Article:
Namib Desert Diamonds (Pty) (Namdia) aims to create a brand that people can easily identify with as the entity transitions from its infancy stage and brainstorm a new branding sector and digital marketing for the country’s diamonds in 2023.
Namdia’s Chief Executive Officer (CEO), Alisa Amupolo, says the company is entering a new strategic phase, and this is the first year of a five-year strategic plan. Moving from the infancy stage in terms of operational maturity, superior governance, and ensuring controls are in place, as well as implementing audit findings and refining its business model.
She says particularly challenging has been their sales process, as well as reputational issues and ensuring that Namdia consistently communicates a positive message about it and what it does. Emphasising the transparency aspect, expressing concern that the company is closed and elite in an ivory tower with no access to it for most Namibians to connect with and relate to.
“We want to tell the beautiful story of the Namibian diamond because many people are unaware that the Namibian diamond is known as the “Queen of diamonds” by our clients because of its alluvial beauty, flawless and semi-polished quality, and lack of time spent in the factory, which is mostly known in Namibia and not so much outside of Namibia.”
Adding that the company is trying to make a place for Namibian diamonds, and when its clients market its products, that they have little gem corners in New York, Dubai, and other places.
In the future, she states that the company will enforce some of the prerequisites of the client selection process, one of which is branding and ensuring that they promote the Namibian diamond story. “We are developing a branding strategy for Namdia diamonds and will go to market with a well-thought-out strategy for moving the Namibian diamond forward. Our training initiatives are currently underway, and we are reviewing our human resources and policies to ensure that we are the best employers,” she asserts.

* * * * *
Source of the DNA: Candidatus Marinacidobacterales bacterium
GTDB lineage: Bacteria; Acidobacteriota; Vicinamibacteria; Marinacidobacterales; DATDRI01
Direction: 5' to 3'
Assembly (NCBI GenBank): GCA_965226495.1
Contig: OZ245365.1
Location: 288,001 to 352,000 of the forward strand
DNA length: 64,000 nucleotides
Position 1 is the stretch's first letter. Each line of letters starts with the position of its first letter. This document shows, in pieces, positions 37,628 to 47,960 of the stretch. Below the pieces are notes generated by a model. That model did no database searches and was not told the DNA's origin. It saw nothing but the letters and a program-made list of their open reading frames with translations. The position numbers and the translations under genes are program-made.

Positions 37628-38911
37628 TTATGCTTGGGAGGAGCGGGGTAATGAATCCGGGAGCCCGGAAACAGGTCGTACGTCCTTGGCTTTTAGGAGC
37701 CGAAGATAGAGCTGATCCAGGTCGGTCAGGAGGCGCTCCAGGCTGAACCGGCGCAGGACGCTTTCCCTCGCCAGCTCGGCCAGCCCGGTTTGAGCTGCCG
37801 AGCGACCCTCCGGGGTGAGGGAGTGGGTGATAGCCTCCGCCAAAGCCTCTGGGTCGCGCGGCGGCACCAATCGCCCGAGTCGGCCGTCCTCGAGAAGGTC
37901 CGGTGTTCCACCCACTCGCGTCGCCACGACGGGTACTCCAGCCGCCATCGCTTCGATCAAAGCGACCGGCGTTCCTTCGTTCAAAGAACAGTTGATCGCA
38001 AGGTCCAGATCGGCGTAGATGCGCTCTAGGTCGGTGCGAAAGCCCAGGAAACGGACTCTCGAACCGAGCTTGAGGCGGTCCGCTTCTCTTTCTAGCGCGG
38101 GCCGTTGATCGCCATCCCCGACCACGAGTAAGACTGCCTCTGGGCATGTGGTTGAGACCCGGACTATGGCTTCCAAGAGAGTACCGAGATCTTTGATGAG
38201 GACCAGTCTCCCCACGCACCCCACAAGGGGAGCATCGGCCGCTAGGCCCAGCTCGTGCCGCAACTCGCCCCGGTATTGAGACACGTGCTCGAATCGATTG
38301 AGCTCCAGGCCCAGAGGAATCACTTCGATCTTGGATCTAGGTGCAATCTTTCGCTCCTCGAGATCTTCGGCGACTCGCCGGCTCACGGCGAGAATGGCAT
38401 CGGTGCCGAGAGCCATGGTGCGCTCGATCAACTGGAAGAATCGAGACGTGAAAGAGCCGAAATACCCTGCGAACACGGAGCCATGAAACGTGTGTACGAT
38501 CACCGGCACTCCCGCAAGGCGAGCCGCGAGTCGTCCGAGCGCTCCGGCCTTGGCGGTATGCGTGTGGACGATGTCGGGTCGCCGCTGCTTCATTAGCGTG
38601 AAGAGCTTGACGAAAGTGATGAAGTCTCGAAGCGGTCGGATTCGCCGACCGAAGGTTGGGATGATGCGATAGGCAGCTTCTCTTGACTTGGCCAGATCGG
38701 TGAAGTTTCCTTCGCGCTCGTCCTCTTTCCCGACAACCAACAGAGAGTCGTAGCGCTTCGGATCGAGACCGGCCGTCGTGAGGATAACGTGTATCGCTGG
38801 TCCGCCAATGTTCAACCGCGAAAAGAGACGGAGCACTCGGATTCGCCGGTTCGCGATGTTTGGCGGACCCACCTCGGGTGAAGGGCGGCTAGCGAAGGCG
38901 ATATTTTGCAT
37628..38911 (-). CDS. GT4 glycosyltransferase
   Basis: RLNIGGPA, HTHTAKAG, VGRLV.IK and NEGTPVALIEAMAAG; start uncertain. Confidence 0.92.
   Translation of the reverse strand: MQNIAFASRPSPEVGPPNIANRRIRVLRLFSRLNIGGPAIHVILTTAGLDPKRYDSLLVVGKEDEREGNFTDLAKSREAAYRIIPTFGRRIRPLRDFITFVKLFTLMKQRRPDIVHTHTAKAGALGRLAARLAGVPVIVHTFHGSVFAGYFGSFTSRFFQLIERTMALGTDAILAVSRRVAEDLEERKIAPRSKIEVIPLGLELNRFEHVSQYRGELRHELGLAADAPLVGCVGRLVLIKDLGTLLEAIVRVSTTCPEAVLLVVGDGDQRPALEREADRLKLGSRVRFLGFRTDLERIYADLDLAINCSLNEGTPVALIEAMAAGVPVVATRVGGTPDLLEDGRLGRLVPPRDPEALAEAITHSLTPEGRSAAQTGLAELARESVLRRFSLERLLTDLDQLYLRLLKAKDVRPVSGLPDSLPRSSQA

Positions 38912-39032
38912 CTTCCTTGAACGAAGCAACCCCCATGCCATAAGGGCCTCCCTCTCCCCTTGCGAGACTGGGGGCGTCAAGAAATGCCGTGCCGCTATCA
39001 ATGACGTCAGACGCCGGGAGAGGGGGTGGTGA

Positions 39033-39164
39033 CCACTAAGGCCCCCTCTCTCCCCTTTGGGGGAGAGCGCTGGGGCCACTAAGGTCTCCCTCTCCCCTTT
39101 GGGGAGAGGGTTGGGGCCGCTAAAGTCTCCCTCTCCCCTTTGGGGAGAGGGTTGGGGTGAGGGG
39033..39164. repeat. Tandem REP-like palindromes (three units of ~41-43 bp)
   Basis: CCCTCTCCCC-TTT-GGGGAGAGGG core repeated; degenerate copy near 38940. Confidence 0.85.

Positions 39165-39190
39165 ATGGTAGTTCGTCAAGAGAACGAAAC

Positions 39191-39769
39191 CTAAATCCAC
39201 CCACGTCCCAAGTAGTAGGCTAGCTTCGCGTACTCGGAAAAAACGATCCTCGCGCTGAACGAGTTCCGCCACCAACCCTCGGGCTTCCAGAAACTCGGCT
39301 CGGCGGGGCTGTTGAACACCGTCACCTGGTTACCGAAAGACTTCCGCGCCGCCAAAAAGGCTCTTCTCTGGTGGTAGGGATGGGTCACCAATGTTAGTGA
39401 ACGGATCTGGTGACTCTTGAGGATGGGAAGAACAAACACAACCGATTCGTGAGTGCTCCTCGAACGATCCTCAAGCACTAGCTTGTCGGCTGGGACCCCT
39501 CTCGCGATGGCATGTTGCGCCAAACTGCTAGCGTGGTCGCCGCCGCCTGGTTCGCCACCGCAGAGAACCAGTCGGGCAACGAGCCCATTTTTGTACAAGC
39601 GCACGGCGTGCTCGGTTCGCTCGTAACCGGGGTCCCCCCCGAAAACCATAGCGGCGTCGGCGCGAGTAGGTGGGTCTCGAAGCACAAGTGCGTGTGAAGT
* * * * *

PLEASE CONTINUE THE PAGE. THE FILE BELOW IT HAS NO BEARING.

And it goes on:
Adding that the company has four pillars for its strategic plan, one of which is to ensure that they are the leading diamond trader and that 100 percent pure Namibian diamonds prevail across the value chain.
Amupolo says Namibian diamonds are currently used as a witness in other markets for their premium value and Namdia is the only company in the world that sells 100 percent unaggregated diamonds. “We are looking at new sales channels, as we currently have two, which are the hybrid model and competitive bidding, but our mandate is price discovery, so we need to do this within the diamond trading sector, and we need to explore other viable models and get to a point where we can now start looking at downstream beneficiation as we cannot be satisfied with just trading rough,” she explains.
She notes that this is important as when people don’t understand the value, the company won’t attract the clientele required to get the most value. Saying it is about advancing the mandate of price discovery and refining their internal processes. Also stating that the company is considering increasing its stake in the government’s and De Beers’ sales agreement, under which the Namibia Diamond Trading Company (NDTC) sells Namibian diamonds on behalf of Namdeb Holdings to De Beers for an 85 percent entitlement and Namdia for a 15 percent entitlement to the goods.
She hints that the company would want a ten percent hike on their royalties but still maintained that the current agreement is effective but “more won’t hurt.”
Ministry of Mines and Energy (MME) Chief Public Relations Officer, Andreas Simon, says that the sales and marketing agreement, which was a 10-year agreement will come to an end in 2026. Negotiations with regard to the agreement are yet to commence and it all depends on what directives Government will give as a shareholder with DeBeers. “Such directives would be the key guiding points for the negotiations. As of now, the negotiation team has not yet been appointed. Let’s assume the Namdia entitlement is increased, which means GRN will sell more rough diamonds to the open market and Namdia‘s dividend share would increase,” he says.
Simon does however highlight that it is premature to confirm if DeBeers will be interested in the above as it will all depend on the negotiations between the parties.
Economist, Salomo Hei, says it’s a step in the right direction for beneficiation and local content and adds that, “Namibianisation” of the diamond industry is critical for inclusive growth.”